Photo of peregrine falcon in flight near Morro Rock by Kevin Cole.
The peregrine falcon (Falco peregrinus) is one of the largest falcons in North America. Their wingspan stretches up to 43 inches and they can weigh up to 3.4 pounds. Peregrine falcons are also the fastest animal in the world. During their characteristic high-speed hunting dive—called a stoop—they have been clocked at 242 mph. (For a fascinating look at how Ken Franklin, a falconer, pilot, and skydiver clocked this speed, check out this article in Air and Space magazine.)
When peregrine falcons were added to the California Endangered Species List in 1970, there were only 5 pairs left in the state and Morro Rock was one of only two remaining nesting sites in San Luis Obispo County. Residues from the pesticide DDT in agriculture were largely to blame for the birds’ steep decline.
At that time, DDT was a widely-used pesticide. It had first been synthesized in 1874 and was used during WWII to control a variety of diseases including typhus, body lice, malaria, and the bubonic plague.
The 14-minute video above entitled “DDT, Weapon Against Disease,” was created by the U.S. Army Pictorial Services in 1945 and shared by the U.S. National Library of Medicine. It details the uses wide ranging uses of DDT during World War II.
Though DDT was once thought to be safe enough to apply directly to people’s bodies for the purpose of lice removal, the pesticide is now known to be toxic to mammals including people. It can easily be absorbed through insect exoskeletons and accumulates in their fatty tissues in the fatty tissues of other wildlife. Because of this, it is passed up the food chain as one animal ingests another. This can cause big problems.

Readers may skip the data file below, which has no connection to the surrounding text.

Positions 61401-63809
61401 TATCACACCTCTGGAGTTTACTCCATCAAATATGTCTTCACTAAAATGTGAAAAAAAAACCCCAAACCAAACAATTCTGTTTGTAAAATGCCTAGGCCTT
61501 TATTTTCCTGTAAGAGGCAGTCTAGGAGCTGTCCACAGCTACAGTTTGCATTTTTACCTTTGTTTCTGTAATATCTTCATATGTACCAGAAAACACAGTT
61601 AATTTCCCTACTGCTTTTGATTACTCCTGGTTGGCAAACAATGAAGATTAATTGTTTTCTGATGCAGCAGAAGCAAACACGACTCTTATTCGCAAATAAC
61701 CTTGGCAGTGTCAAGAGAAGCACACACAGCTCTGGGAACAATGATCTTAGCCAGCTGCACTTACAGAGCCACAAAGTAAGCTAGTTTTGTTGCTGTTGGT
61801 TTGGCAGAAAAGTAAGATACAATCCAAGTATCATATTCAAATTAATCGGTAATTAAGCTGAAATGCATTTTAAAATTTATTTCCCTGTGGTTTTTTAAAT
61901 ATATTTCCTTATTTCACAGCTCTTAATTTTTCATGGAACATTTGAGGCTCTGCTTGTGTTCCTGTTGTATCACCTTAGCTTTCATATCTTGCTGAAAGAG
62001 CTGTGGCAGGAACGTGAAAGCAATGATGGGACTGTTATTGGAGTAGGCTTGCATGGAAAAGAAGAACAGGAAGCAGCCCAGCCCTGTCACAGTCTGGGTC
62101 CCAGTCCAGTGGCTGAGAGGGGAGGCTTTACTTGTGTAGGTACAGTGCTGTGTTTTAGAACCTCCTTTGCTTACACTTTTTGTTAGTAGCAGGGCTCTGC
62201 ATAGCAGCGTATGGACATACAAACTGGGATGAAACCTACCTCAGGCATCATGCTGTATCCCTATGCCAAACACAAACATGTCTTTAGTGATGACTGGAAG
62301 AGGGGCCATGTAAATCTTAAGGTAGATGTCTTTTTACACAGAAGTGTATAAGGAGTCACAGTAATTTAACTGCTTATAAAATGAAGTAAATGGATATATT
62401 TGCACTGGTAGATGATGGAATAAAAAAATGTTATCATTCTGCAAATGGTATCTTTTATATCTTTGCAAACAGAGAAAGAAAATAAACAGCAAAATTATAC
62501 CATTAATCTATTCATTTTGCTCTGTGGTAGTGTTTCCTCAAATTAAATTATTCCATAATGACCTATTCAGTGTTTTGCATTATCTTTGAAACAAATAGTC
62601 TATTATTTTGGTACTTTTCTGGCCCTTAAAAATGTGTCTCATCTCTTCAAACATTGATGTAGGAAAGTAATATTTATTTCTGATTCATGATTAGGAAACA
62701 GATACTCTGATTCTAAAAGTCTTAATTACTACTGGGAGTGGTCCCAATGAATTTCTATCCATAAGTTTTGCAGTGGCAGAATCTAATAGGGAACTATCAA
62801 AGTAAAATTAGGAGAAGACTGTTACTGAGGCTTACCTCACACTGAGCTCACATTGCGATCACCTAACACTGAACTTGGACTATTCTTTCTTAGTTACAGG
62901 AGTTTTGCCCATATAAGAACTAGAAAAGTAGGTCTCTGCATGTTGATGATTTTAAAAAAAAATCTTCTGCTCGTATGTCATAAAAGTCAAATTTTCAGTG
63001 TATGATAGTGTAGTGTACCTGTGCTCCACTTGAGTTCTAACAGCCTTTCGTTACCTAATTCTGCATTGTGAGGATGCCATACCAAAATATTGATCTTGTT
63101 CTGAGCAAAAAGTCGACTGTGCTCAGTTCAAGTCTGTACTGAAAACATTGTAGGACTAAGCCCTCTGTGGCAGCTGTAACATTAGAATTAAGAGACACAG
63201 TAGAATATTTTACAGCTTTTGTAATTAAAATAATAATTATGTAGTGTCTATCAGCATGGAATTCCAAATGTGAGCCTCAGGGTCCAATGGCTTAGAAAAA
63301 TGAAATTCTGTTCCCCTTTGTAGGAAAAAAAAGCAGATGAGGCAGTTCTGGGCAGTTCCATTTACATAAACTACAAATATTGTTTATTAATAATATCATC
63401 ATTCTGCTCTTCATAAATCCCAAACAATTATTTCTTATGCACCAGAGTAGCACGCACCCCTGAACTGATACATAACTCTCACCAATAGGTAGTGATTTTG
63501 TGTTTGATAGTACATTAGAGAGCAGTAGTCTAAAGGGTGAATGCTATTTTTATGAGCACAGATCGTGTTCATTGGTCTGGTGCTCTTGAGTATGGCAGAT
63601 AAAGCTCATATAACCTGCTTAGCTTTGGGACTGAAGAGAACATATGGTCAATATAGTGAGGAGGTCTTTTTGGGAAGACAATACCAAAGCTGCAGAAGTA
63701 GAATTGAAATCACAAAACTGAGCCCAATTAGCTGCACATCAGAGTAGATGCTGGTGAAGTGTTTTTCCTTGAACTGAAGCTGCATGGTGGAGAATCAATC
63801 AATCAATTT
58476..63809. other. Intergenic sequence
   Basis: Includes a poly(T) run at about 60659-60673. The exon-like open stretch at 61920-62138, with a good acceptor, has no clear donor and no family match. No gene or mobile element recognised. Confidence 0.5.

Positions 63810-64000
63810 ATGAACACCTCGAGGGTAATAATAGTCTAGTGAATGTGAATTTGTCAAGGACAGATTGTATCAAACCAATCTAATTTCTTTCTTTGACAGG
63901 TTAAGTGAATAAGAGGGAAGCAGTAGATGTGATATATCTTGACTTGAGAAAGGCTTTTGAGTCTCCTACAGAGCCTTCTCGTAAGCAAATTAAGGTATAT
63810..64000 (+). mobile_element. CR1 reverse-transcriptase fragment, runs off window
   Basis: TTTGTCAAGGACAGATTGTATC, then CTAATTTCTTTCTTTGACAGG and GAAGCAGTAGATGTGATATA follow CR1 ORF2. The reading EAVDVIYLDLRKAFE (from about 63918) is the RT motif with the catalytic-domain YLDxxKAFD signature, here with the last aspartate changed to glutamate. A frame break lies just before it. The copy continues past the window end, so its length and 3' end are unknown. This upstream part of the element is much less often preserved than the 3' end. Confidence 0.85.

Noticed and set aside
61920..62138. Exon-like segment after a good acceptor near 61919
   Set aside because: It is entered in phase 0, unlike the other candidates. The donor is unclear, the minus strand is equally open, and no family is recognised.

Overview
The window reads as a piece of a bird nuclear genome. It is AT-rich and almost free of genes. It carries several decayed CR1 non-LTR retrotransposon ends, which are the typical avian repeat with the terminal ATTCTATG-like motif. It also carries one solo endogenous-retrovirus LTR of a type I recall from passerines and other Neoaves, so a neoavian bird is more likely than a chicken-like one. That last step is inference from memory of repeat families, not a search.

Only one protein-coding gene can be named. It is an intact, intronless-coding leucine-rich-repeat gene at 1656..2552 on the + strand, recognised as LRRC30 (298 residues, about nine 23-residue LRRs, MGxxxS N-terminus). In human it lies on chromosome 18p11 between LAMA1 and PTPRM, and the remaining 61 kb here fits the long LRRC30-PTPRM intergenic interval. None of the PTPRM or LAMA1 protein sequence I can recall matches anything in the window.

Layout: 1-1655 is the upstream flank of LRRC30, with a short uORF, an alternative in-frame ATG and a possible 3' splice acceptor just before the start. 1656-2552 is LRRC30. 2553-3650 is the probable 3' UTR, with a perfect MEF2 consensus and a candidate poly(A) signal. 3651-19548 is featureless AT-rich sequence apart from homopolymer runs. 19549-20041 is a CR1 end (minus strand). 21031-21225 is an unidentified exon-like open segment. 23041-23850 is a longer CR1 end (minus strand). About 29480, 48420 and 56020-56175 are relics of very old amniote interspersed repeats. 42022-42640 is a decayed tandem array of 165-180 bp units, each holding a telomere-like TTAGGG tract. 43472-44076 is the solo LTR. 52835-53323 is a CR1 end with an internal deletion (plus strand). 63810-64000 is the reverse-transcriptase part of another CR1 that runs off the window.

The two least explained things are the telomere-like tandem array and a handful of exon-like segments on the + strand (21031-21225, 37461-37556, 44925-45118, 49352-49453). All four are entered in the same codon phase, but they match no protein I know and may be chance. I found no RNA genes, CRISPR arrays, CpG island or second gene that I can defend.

This video comes to us from Perry Grin via Flickr. An average peregrine clutch contains between 3 and 5 eggs.
As DDT residue entered the diet of the peregrine falcon through their prey—including shorebirds, ducks, and even pigeons—the birds’ eggs became thin, brittle, and prone to breaking under their mother’s weight. This led to the failure of many nests to produce chicks and spelled disaster and the high probability of extinction for the birds. DDT was banned for use in the United States in 1972.
Lucky for these apex predators and the delicate food chains that depend on having them at the top, the University of California Santa Cruz Predatory Bird Research Group stepped in with a plan. In 1975, the group began swapping thicker-shelled eggs from a captive flock of peregrine falcons that had not been exposed to DDT with the thinner-shelled eggs of the wild falcons. The female falcons were able to successfully hatch the thicker-shelled eggs while the researchers hatched the thin, brittle eggs in captivity and released the chicks when they were ready.
This program has been incredibly successful, fostering and releasing hundreds of peregrine falcon chicks. By 1999, peregrine falcons had recovered enough to be removed from the Federal Endangered Species list. They were subsequently removed from the California Endangered Species list in 2009.
Two nesting pairs remain at Morro Rock. When you visit Coleman beach or Morro Strand State Beach, keep an eye out for stooping birds on the hunt. They go after shorebirds, some song birds, and the occasional pigeon. The larger females can take on bigger prey than the males. Starting in December, you might see courtship behavior, which is followed by mating. A month or two after that, we may have chicks again in Morro Bay.
The video above shows the courtship flight of two peregrine falcons from Ontario.
Are you hooked on the peregrine falcon story? Check out the following sites for more information.
Read a historical account of one of the UCSC’s Predatory Bird Research Group’s chick swaps on Morro Rock
Learn how to identify peregrine falcons
Learn more about peregrine falcon reproduction and juvenile falcons